Singapore plans widening mangroves to stem sea level rise, besides engineering techniques

Singapore is planning to tackle its sole climate change concern over sea level rise by embracing nature-based solutions such as expanding mangrove areas and afforestation, said Minister for the Environment and Water Resources Masagos Zulkifli, on Monday, addressing the visiting UN panel of scientists.

In August, Singapore Prime Minister Lee Hsien Loong had said in his National Day Rally speech that the Republic was exploring engineering works to protect the coastline from rising sea levels, including a land reclamation technique along the eastern coast and some offshore islands.

But for the first time, Mr Masagos Zulkifli has brought into focus the nature-based solutions, giving Singapore's climate change strategy a dual edge to tackle. Unless the climate change is tackled, the minister noted that "citizens will take their cause to the streets and reason will fail to rule... We take both hard and soft engineering approaches to mitigate coastal erosion, and actively restore our mangrove areas."

Masagos
Singapore Environment minister Masagos Zulkifli Facebook

Under the Forest Restoration Action Plan, Singapore wants to plant an additional 250,000 native trees and shrubs, besides its rich green cover spanning over two million trees and 350 parks and four nature reserves.

Defending the government plan to widen the mangrove cover, Daniel Friess, a mangrove expert with the National University of Singapore's geography department, said mangroves can stem the rapid rate of sea-level rise. Besides bringing to life many lost mangroves, he said areas such as Pulau Ubin, an island off Singapore's north-eastern coast can be added to this natural resource.

"We can also think about new areas where we can grow mangroves in novel ways, by designing future developments and reclamations that allow mangrove growth," he said.

mangrove
Aerial shot of the dense mangrove forest in Sungei Buloh Wetland Reserve NParks

Today, less than five per cent of the original mangrove forests habitat in the early 1800s remain and the largest patch is found in Sungei Buloh Wetland Reserve, in an estimated land area of 100 hectares. This marshland is also being promoted as a site for migratory birds.

Another project is the Coastal Protection and Restoration of Mangrove Biodiversity at Pulau Tekong, where a combination of hard and soft engineering solutions to arrest the coastal erosion and restore the mangrove areas at the northeastern coastline of the island are undertaken.

Singapore is planning to tackle its sole climate change concern over sea level rise by embracing nature-based solutions such as expanding mangrove areas and afforestation, said Minister for the Environment and Water Resources Masagos Zulkifli, on Monday, addressing the visiting UN panel of scientists.

In August, Singapore Prime Minister Lee Hsien Loong had said in his National Day Rally speech that the Republic was exploring engineering works to protect the coastline from rising sea levels, including a land reclamation technique along the eastern coast and some offshore islands.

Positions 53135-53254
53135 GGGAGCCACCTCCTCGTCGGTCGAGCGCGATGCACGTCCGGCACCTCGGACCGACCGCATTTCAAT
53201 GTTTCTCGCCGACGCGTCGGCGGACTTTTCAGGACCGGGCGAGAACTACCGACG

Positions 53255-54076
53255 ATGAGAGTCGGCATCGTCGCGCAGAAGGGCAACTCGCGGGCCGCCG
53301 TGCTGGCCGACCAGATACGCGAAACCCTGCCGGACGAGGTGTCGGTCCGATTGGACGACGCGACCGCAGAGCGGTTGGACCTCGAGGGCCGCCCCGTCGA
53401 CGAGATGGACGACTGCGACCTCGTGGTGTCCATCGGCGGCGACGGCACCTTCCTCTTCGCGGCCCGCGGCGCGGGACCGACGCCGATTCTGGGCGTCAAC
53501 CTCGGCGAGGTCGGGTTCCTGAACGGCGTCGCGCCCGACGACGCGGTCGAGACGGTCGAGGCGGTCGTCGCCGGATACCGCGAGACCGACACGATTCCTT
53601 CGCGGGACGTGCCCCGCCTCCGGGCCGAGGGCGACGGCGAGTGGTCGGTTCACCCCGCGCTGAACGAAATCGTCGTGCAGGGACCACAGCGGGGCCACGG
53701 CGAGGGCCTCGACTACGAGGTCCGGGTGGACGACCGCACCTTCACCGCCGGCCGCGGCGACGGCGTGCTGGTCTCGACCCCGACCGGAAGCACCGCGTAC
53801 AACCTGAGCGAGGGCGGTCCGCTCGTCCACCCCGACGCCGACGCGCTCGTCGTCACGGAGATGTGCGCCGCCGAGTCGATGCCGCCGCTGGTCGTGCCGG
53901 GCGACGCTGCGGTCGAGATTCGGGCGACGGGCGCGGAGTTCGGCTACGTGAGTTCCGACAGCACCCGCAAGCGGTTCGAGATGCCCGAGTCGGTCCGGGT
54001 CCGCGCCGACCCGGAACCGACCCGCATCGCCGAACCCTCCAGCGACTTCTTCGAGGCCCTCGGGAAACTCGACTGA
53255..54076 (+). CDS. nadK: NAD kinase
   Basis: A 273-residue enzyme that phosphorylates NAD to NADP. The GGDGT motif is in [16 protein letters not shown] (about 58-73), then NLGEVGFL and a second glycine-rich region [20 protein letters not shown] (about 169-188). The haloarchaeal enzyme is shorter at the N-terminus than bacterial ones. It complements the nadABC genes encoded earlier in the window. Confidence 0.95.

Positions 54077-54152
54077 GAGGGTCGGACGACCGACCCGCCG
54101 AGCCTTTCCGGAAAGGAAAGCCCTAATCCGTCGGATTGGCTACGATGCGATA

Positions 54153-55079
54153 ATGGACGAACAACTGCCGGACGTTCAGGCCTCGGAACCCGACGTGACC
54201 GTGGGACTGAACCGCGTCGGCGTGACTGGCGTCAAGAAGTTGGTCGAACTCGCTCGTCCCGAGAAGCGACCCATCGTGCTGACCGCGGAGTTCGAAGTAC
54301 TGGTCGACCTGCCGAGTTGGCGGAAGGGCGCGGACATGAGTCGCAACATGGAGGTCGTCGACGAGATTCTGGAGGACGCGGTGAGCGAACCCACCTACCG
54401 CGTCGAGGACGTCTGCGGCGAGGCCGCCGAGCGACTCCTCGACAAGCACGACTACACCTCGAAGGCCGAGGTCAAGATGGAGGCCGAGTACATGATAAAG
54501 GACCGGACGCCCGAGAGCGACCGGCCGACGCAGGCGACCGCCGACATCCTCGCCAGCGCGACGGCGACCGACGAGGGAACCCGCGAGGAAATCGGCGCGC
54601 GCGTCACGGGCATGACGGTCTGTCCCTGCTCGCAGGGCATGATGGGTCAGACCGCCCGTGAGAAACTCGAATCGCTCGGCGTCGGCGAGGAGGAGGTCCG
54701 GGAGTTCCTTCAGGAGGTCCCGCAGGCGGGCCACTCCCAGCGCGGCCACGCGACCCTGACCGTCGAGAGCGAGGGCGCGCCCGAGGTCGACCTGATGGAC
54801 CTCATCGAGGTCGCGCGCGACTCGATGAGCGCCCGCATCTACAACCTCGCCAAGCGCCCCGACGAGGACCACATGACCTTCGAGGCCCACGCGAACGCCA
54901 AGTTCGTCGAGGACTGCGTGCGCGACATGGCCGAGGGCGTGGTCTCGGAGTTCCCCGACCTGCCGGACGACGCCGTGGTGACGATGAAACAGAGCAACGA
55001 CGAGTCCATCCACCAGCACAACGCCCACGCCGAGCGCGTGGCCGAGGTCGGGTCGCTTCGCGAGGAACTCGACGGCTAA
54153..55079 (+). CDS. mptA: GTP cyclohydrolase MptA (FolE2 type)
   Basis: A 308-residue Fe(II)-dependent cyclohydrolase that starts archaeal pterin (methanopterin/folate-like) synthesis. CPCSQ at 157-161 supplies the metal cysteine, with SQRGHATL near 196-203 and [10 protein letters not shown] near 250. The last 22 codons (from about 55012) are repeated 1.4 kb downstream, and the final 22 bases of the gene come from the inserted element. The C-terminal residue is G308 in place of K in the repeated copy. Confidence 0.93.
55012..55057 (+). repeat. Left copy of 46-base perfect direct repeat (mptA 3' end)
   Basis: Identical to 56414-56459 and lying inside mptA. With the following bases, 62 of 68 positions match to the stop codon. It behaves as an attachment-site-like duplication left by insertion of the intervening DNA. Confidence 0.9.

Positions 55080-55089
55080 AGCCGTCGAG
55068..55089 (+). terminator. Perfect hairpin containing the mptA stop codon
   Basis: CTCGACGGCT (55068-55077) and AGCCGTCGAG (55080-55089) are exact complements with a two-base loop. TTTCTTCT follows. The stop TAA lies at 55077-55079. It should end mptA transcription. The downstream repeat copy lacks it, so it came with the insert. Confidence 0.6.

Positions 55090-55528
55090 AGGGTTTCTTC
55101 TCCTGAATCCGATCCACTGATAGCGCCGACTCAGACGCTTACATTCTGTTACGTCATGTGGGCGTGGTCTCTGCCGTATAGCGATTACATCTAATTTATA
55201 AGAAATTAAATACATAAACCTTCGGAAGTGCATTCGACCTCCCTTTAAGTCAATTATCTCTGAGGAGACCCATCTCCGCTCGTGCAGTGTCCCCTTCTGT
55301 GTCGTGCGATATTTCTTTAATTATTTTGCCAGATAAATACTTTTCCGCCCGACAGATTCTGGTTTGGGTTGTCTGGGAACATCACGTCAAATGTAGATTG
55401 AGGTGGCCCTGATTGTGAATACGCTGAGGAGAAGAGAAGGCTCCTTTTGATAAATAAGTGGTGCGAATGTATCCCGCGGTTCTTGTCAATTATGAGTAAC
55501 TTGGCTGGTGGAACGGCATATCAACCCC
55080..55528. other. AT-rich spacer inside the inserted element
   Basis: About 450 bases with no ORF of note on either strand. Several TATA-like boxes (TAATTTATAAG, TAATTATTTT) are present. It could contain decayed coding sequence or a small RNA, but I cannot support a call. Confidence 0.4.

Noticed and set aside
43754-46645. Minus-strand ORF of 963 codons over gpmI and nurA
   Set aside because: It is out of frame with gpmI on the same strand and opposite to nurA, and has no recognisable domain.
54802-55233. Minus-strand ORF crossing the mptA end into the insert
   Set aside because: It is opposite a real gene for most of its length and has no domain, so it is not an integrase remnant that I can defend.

But for the first time, Mr Masagos Zulkifli has brought into focus the nature-based solutions, giving Singapore's climate change strategy a dual edge to tackle. Unless the climate change is tackled, the minister noted that "citizens will take their cause to the streets and reason will fail to rule... We take both hard and soft engineering approaches to mitigate coastal erosion, and actively restore our mangrove areas."

Masagos
Singapore Environment minister Masagos Zulkifli Facebook

Under the Forest Restoration Action Plan, Singapore wants to plant an additional 250,000 native trees and shrubs, besides its rich green cover spanning over two million trees and 350 parks and four nature reserves.

Defending the government plan to widen the mangrove cover, Daniel Friess, a mangrove expert with the National University of Singapore's geography department, said mangroves can stem the rapid rate of sea-level rise. Besides bringing to life many lost mangroves, he said areas such as Pulau Ubin, an island off Singapore's north-eastern coast can be added to this natural resource.

"We can also think about new areas where we can grow mangroves in novel ways, by designing future developments and reclamations that allow mangrove growth," he said.

mangrove
Aerial shot of the dense mangrove forest in Sungei Buloh Wetland Reserve NParks

Today, less than five per cent of the original mangrove forests habitat in the early 1800s remain and the largest patch is found in Sungei Buloh Wetland Reserve, in an estimated land area of 100 hectares. This marshland is also being promoted as a site for migratory birds.

Another project is the Coastal Protection and Restoration of Mangrove Biodiversity at Pulau Tekong, where a combination of hard and soft engineering solutions to arrest the coastal erosion and restore the mangrove areas at the northeastern coastline of the island are undertaken.

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